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With atmospheric footage shot in 2009, this new video by Steven Day vividly captures the late night scene at Coney Island’s legendary Polar Express. The independently owned ride on West 12th Street is famed for its mega sound system, live DJs, and long ride cycle with cars moving both forwards and backwards.

There’s also the allure of the crowd that gathers in front of the ride to see and be seen dancing in the street. Now required to shut down by midnight, the Polar Express as well as the rides at the now closed McCullough’s Kiddie Park across the street used to spin till 2 or 3 AM. Back in the day, Coney Island’s Himalayas would stay open till 4 or 5 AM!

The late Scott Fitlin, who made his family’s Eldorado Bumper Cars into a Studio 54-inspired disco palace with its own legendary sound system, once shared his boyhood memories of 12th Street’s Himalaya on the Coney Island Message board:

And back in 1969, I would be in my families place, and they would let me go out in the evening BY MYSELF, to go on some rides, everybody knew who I was so I was ok to walk around, and my dad would always tell me stay off of W12th st. The Himalaya was where the Black Spider is now, and they had the best sound and music at that time, a HUGE crowd dancing in front of the ride, and thats where my dad would always come find me. Hanging out dancing to Stax, and Motown in front of The Twins Himalaya! Then they would call out my name over the speakers from the DJ booth, and I would go up on the ride to the booth, Big Willie was the DJ, and he would show me how the ride ran, and the how the music was played. Then he would put me on the mic to scream out, HIMALAYAAAAAAAAAAAAAAAA, OWWWWWWWWWWWWWWWW. Oh, I thought I was so cool, the stuff kids only dream about, I was doing!

And to a young boy, looking out at the street with what seemed to be thousands of people boogieing, THAT was THE ENTIRE WORLD for me right there! I honestly think that was the moment I got the sand in my shoes!

The Guerrero family, who own the Polar Express, have actually operated four or five different Himalayas in Coney Island, beginning around 1975 next to the Thunderbolt roller coaster. They moved the ride to Stillwell Avenue behind Nathan’s before buying the Himi on 12th Street from “The Twins.” The ride was later replaced with the Polar Express. In Day’s video, you’ll also catch glimpses of West 12th Street’s now demolished Bank of Coney Island and Coney Island Arcade.

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Eldorado Bumper Cars

Louis Beard, Ticketseller at Eldorado Bumper Cars, Surf Avenue, Coney Island. July 22, 2012. Photo © Tricia Vita/me-myself-i via flickr

Actually we can’t remember precisely what Louis was saying when we snapped this humorous photo, but the Eldorado Auto Skooters and most of Coney Island’s other rides are still open weekends through the end of October. This week marks the second anniversary of the death of Scotty Fitlin, the DJ extraordinaire of Surf Avenue’s legendary disco palace of bumper cars, which is now run by arcade operator Gordon Lee.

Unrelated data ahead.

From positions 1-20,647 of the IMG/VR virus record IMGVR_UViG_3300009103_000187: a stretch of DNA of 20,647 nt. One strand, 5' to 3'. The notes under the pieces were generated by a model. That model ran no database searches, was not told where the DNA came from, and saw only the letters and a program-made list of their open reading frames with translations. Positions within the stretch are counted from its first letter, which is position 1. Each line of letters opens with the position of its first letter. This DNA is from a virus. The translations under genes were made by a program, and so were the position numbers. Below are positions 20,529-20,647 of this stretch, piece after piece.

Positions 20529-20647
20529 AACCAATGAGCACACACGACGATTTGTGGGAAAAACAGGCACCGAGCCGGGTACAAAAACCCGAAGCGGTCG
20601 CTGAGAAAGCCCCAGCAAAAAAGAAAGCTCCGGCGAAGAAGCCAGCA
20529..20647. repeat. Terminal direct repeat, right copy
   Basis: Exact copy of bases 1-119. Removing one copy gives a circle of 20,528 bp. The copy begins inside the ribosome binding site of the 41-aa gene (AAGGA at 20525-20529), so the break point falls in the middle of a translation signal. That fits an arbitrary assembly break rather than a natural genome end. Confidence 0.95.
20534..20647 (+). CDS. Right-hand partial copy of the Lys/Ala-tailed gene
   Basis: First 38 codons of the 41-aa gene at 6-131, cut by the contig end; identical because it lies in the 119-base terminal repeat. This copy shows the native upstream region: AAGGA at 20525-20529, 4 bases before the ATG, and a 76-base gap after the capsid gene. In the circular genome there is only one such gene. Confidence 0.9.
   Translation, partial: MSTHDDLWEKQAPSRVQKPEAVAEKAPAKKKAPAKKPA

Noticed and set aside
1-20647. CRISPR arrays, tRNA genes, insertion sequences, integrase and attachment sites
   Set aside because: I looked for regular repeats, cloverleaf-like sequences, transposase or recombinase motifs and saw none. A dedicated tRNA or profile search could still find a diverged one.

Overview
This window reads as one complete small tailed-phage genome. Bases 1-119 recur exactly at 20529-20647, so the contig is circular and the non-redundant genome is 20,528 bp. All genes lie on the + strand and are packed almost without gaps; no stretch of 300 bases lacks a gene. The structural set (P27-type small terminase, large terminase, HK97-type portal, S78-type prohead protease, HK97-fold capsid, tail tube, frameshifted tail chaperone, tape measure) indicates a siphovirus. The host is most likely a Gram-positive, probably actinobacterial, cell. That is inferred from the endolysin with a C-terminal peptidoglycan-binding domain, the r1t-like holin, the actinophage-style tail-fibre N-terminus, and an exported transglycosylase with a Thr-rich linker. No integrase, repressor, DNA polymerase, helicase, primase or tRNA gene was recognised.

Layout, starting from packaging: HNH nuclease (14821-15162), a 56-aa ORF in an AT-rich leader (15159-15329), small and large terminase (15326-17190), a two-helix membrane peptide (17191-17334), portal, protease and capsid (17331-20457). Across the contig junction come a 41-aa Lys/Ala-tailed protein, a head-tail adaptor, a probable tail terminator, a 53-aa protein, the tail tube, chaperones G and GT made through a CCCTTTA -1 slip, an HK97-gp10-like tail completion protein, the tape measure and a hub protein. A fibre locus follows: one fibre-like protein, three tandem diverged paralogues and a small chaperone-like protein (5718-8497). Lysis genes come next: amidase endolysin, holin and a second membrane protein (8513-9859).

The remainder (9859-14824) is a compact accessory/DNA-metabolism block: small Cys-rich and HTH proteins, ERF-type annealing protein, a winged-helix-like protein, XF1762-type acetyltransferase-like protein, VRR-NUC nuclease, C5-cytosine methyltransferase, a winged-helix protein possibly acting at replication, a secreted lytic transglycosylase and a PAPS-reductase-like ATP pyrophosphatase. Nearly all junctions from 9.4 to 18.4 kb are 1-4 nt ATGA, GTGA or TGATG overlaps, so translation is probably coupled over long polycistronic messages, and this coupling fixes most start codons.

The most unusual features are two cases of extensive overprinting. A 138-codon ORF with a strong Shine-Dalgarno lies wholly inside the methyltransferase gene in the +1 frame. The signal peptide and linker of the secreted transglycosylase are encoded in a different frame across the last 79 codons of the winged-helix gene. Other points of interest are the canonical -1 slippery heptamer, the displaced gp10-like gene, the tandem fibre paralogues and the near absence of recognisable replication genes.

Eldorado

Eldorado Auto Skooters.September 3, 2012. Photo © Tricia Vita/me-myself-i via flickr

On Saturday, in addition to selling tickets to the famed “Bump Your Ass Off” ride, Louis will be reading Coney Island poetry into the mic at 4pm. The site-specific poetry event is part of Parachute: The Coney Island Performance Festival happening this weekend in front of the jellyfish tank at the New York Aquarium and amid the amusement park artifacts at the Coney Island History Project. The Eldorado’s last rides of 2012 — and possibly forever, though we hope not!–will be on October 26 and 27.

Eldorado Bumper Cars and Arcade, 1216 Surf Avenue, Coney Island. Phone 718- 946-6642

Eldorado Last Ride 2012

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Related posts on ATZ…

March 20, 2012: 60 Years of Family History in Coney Island End with Sale of Eldorado

October 17, 2010: Photo Album: Oct 15 Tribute in Sound & Light to Scott Fitlin

October 13, 2010: Rest in Peace: Scott Fitlin, Coney Island’s Eldorado Man

March 14, 2010: Eldorado Auto Skooter: Coney Island’s Disco Palace of Bumper Cars

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If you’re feeling nostalgic for the Eldorado Auto Skooter and yearn to go for the first ride of the year, this HD video will intensify those feelings. Please be patient and send positive vibes to 1218 Surf Avenue in Coney Island.

On Tuesday we talked again with Gordon Lee, who operated the bumper cars and arcade for the Fitlin family last year. He affirmed that he is preparing to open up within the next couple of weeks. We have faith that Lee can make everything come together so that the famed marquee will light up again for one glorious last season of “Bump, Bump, Bump Your Ass Off” rides before it closes forever.